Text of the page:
after processing, we have a pixel for pixel true 4K RGB image, and this cannot be denied.
Open a single frame in Photoshop and it really is 4K, there are RGB values for every pixel and
it’s clean and crisp. However, the actual resolving power of the imager is actually about 3.5K,
what this means is the sensor can cleanly resolve up to about 3500 alternating vertical black
and white lines on a chart.
2. The post production is complex – This is a myth entirely. The post process couldn’t be much
a. You shoot 4K Redcode RAW to a hard drive (let’s call it drive A) on the camera.
When it’s full, you take the drive off, take it to a laptop on‐set and attach an empty
hard drive (drive B) to the camera to continue shooting.
b. The data on drive A is copied to two external hard drives, i.e. two identical copies
are made. Once all the copies have been check summed (an automatic process
whereby the copied files are compared to the originals and verified), drive A can be
formatted ready to be put back on the camera when drive B is full.
c. One of the two drives can then be brought to us. Depending on your chosen offline
edit platform, we will do one of three things.
i. If you are editing in Final Cut Pro outside of Waterfront Studios, or you want
standalone Prores media to cut, we will run a transcode of all your Redcode
media daily to create Apple ProresHD copies for you. The resulting copies
can then be used for your offline edit. We will accumulate and store our
own set of all your Redcode material and Prores proxies on our server as
ii. If you are editing in Final Cut Pro inside our building, the option is open for
you to cut directly from the proxy “wrappers” made by the camera itself. In
this case, no transcoding for offline is necessary. We make sure your final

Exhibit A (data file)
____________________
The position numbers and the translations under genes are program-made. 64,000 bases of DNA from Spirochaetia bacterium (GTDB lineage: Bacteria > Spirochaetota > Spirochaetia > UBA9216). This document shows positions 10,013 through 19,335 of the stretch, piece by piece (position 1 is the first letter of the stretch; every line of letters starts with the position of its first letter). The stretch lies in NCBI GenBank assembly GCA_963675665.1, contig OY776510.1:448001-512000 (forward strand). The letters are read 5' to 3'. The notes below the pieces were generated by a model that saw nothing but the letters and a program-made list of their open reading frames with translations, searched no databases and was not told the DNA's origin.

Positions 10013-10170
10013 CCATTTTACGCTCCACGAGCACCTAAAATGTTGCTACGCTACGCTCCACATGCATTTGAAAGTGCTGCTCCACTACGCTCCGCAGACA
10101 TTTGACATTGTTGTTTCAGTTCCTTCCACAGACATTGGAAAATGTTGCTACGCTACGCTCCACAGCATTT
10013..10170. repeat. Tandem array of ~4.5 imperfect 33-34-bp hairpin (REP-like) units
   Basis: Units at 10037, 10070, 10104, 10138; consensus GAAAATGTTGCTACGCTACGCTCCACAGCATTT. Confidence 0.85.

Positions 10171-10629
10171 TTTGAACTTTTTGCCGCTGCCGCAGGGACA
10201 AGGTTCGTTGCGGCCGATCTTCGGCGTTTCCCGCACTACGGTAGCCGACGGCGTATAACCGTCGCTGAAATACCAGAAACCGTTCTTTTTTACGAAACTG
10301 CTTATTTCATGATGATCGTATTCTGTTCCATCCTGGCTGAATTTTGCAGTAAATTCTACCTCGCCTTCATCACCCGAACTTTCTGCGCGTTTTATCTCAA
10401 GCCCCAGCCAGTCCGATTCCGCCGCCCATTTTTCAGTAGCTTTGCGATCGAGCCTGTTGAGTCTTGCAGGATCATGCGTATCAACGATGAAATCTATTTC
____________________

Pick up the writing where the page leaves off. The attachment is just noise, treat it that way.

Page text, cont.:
cut suite has access to all the Redcode media and proxy files on our server,
and you simply import and cut away. We will continue to accumulate your
Redcode media on our server each day as hard drives arrive from set.
iii. If you are editing in Avid, we will transcode all of your Redcode media daily
to make standalone Avid DNxHD MXF copies which are then brought into
your Avid HD project via the Media Tool. We will accumulate and store our
own set of all your Redcode material and Prores proxies on our server as
d. When your offline edit is locked, we will export either the project file or an EDL into
the online DI suite. Your final conform can be SD, HD, 2K or even 4K resolution. We
then simply point the system to the Redcode media on the server and it will
autoconform to the original full quality, full resolution Redcode RAW media.
Depending on the resolution of the conform, this can be time‐consuming, but is not
really complicated or unreliable.
e. We check the completed conform against a cutting copy created from your offline
and make sure all cut points and transitions are right. From this point on, you are in
a normal DI environment and the grade and output takes place just as it would if you
had shot any other format.
Crank 2 – High Voltage – Canon XHA1 and HF10 (HDV)
Slumdog Millionaire – SI2K